May 1, 2003: Then-President George W. Bush landed in a jet on the deck of the aircraft carrier USS Abraham Lincoln to announce that just a few weeks after his Iraq invasion, all major combat operations would end. It was a made-for-television event. Dominating the picture was a huge sign declaring "Mission Accomplished." Thousands of combat deaths later, the banner has been so scornfully ridiculed that even Bush admitted he wished it hadn't been used.
May 7, 2019: Majority Leader Mitch McConnell takes to the Senate floor. He derided Democrats' insistence on pushing for congressional investigations of President Donald Trump, even though special counsel Robert Mueller's probe had landed with such an inconclusive thud. "Case closed," said the Republican leader in his most memorable two-word sound snippet.
Then and now, the best retort might also be summed up in two words: "wishful thinking." (You were expecting two different words?) Minority Leader Charles Schumer, who has never in his life uttered just two words, summed things up with this: "Our leader saying, 'let's move on,' is sort of like Richard Nixon saying, 'let's move on,' at the height of the investigation into his wrongdoing."
His fellow Democrats over on the House side, where they now hold a majority, are bellowing a three-word response every chance they get: "contempt of Congress." That's because the administration has decided to refuse every attempt to coerce its figures to appear in person before House committees or to produce any of the tons of documents the House has identified as necessary to pursue all manner of wrongdoing by Donald Trump. Attorney General William Barr, Treasury Secretary Steven Mnuchin and anybody in the White House or ever remotely connected to The Donald are being instructed to give their own two-word response.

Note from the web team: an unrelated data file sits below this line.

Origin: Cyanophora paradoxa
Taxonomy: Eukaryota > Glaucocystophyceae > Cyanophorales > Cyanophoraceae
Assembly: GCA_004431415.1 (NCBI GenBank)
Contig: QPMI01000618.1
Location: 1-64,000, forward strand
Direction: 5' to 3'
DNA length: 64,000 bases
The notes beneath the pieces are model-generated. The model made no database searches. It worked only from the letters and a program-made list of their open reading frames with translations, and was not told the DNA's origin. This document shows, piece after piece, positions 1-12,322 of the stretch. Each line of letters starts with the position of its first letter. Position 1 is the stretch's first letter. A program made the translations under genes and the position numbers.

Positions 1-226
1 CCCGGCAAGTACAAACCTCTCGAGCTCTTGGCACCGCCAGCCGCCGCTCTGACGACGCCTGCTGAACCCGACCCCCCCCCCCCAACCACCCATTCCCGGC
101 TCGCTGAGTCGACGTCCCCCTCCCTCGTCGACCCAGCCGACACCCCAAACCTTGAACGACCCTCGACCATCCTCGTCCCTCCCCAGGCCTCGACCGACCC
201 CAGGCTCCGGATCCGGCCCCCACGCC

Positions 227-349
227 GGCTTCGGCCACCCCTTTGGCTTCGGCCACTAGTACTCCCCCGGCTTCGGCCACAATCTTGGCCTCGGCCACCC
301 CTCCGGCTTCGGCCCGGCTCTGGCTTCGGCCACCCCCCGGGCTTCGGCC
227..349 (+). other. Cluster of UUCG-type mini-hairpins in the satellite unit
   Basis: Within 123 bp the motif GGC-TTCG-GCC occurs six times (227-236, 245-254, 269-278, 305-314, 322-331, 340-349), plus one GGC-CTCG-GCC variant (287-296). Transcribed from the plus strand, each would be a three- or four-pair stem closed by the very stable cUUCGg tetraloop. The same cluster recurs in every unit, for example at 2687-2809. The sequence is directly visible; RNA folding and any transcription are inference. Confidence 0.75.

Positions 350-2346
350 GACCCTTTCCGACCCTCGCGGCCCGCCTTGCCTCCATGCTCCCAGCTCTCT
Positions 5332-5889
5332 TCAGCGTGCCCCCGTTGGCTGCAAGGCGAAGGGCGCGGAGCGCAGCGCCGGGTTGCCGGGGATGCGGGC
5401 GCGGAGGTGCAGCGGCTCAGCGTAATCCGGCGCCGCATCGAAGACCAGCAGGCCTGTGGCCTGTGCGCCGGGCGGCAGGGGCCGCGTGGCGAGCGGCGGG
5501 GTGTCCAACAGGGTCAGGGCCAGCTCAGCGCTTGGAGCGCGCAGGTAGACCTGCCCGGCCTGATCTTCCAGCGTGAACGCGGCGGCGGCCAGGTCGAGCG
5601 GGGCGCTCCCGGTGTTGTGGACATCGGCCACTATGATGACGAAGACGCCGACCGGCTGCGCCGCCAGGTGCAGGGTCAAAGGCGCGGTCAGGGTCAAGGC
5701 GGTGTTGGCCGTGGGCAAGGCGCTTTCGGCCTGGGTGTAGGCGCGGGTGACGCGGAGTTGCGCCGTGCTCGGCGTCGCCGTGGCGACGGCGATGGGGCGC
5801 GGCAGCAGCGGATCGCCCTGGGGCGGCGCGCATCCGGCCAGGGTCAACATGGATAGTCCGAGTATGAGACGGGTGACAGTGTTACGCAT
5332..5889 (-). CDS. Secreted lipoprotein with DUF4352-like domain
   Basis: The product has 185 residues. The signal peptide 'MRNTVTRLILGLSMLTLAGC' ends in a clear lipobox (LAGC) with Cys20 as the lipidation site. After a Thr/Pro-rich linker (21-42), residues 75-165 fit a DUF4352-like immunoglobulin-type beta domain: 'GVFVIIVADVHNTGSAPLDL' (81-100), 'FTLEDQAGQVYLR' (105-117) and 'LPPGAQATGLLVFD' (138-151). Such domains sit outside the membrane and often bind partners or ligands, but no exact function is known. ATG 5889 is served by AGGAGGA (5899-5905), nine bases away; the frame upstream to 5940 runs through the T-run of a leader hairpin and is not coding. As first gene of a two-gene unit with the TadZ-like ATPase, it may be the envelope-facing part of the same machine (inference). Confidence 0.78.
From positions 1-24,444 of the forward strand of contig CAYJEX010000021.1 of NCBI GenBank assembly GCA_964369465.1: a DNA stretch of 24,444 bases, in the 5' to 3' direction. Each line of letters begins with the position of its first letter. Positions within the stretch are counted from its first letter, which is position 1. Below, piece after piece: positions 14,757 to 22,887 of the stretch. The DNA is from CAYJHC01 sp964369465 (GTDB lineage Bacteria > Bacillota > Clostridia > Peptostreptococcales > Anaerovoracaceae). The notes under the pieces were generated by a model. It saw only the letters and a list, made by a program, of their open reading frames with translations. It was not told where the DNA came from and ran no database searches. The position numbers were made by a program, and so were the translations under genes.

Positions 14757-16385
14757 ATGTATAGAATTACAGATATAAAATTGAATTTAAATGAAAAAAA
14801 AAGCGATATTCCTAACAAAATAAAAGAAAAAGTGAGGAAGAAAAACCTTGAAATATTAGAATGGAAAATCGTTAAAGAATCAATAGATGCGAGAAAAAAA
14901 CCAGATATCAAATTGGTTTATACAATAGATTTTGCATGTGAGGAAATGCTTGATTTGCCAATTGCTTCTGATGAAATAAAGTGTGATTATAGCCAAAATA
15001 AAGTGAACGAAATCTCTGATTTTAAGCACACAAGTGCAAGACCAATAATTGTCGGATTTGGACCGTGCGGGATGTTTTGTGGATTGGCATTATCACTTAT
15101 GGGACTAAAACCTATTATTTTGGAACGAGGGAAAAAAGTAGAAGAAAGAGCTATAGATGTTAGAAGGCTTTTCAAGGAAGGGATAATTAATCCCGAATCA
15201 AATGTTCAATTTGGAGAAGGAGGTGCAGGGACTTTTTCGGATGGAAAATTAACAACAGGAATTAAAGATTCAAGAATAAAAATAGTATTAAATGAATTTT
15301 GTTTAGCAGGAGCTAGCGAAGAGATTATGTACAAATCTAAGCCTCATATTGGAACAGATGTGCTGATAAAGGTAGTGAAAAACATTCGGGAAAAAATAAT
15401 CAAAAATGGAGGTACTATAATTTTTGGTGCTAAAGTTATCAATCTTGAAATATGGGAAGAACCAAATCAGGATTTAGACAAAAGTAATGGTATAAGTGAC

No matter how flimsy their legal position is, their strategy is a sound one politically. Before they must face any sort of embarrassment or culpability for their past actions, no matter how corrupt, all the matters are deposited into the slowly winding grinders of our court system. Just file creative motions and, no matter how laughable, you can delay accountability until after Tuesday, Nov. 3, 2020.
That, of course, is Election Day, when it'll be Trump and his base pitted against the face of the Democrats, whomever that might be. Obviously, it will be a battle of turnouts. Donald Trump can always rev up his troops with his combination of hateful demagoguery and ignorance, reinforced by the massive amount of money his fat-cat Deplorables will put up to create a well-financed smokescreen. The Democrats will have to decide whether they can avoid their usual self-destruction and unite behind one candidate.
They can only hope they don't fall into the trap of running a "positive" campaign, or a "substantive" one. I know this is heresy, but in modern times of high-tech political brawling, the only place to hit is below the belt.
Give credit to Donald Trump: He doesn't even bother to pretend. He has raised the veil on a sleazy pursuit, the quest to get elected. He's the personification of sleaze. He's also president of the United States, with a good chance of winning a second term. If that actually happens, Democrats argue that the country's future can be summed up in two words: "We're doomed."